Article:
Magwood and Home Smith Park are located on the west bank on the opposite site of Etienne Brule Park. Robert Smith was born in Stratford in 1877, and is a son of a Manitoba Supreme Court judge.  Not that has any bearing of anything other than the fact that he inherited enough money to buy over 1200 hectares of land which he developed in the Humber Valley.  This would be why the Park was named after him. 

Now back to the exploring.  Happy trails, even if they are snow trodden!

Sherman Falls -Hamilton

I thought I'd catch a few photos of the Sherman Falls before the sun completely swallowed up the day...Sherman Falls is so accessible, you just pull over Old Dundas Road to park and you're there! The challenge is sometimes half the fun though.

Sherman isn't one of my favorites although it is a year round flow and has a nice cascading two-tiered effect that flows over the escarpment in Ancaster.  The rock itself is so smooth that most in the area, which gives it that pretty, graceful look perfect for wedding photos or other photo shoots.  Recently Sherman was lit up by Chris Ecklund et al, to shine brightly in pink...not my choice.  Personally I prefer violet or blue huesThe 'light shows' and have been to only one are getting better all the time.  

Click here for any updates on future illuminations! 

Humber Bay Park (Waterfront Trail)

With much more time on my hands now to explore photography and the world around me I am looking forward to doing more of what I love to do and that is to take photographs.

One of my favorite parks in western Toronto is the Humber Bay Park.  

The Park was created by MTRCA with 5.1 million cubic metres of lakefill and the peninsulas officially opened in June 1984 divided into east and west by Mimico Creek, which runs through its grounds to empty into Lake Ontario.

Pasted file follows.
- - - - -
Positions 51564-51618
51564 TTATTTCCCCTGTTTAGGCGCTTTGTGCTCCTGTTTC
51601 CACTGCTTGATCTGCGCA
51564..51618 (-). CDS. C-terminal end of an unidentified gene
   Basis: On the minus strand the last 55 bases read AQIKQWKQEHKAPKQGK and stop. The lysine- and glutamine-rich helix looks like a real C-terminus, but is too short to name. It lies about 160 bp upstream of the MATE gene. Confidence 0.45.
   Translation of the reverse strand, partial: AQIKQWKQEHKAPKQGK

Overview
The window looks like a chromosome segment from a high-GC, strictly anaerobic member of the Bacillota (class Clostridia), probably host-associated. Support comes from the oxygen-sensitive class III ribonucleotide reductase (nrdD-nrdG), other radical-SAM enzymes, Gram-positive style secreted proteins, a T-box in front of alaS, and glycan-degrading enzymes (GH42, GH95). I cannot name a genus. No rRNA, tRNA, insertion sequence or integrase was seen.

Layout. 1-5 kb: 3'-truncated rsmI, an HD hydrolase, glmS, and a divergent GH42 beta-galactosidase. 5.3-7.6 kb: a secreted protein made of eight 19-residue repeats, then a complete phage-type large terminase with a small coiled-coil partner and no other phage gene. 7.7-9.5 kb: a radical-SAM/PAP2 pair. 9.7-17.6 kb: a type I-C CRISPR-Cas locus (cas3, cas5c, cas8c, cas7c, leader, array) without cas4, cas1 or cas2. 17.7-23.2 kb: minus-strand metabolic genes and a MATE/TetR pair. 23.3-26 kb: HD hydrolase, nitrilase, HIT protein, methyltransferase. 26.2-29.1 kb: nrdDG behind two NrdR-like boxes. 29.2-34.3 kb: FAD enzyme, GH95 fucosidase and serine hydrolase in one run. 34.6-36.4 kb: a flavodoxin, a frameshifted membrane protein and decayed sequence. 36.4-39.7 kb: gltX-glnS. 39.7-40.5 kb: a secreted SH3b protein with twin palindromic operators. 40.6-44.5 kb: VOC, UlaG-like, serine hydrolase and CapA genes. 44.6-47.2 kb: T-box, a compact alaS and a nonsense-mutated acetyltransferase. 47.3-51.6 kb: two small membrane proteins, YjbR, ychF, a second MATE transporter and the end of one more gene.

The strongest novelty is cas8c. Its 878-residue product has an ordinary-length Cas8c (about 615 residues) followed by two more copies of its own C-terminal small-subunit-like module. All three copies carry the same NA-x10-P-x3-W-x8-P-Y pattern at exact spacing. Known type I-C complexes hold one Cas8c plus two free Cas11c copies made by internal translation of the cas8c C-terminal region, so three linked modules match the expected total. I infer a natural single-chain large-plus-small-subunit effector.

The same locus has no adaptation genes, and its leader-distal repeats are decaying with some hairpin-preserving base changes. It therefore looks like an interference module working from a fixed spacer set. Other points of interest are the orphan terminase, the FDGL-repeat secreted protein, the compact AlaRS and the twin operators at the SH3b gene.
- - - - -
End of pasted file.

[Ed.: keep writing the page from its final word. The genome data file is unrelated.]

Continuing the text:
The ducks had something to say...

The Humber Bay Park winds along an asphalt path, crossing a two-way paved road that has a 30kph speed limit and is fairly quiet but requires some caution.  The trail runs back to Lakeshore Blvd from here, but you might want to spend a few minutes on the pedestrian path that goes south to the Metro Police marine unit.

Trail users can also take the road that makes its way from Lakeshore Blvd throught the park to a turn-around point at the water; this road runs past the gates of the Mimico Crusing Club and the Etobicoke Yacht Club, down to a scenic lookout along the shore.

If you prefer to stay on the Waterfront Trail, the next section covers approximately 1.2 km on Lakeshore Blvd.  It passes Humber Bay Park east , but you can detour into the park, if you wish, to a broad asphalt path that takes you to the middle of the park where you will find three ponds.

The three ponds are the scene of many activities including model boating. 

From here, the walkway is made of screened limestone and winds throughout the grounds, leading to various scenic look-out points along the river.
Um..I think this is a snow woman :)



Note: even though the lighting on these photographs are different, all pictures were taken at various times of the day...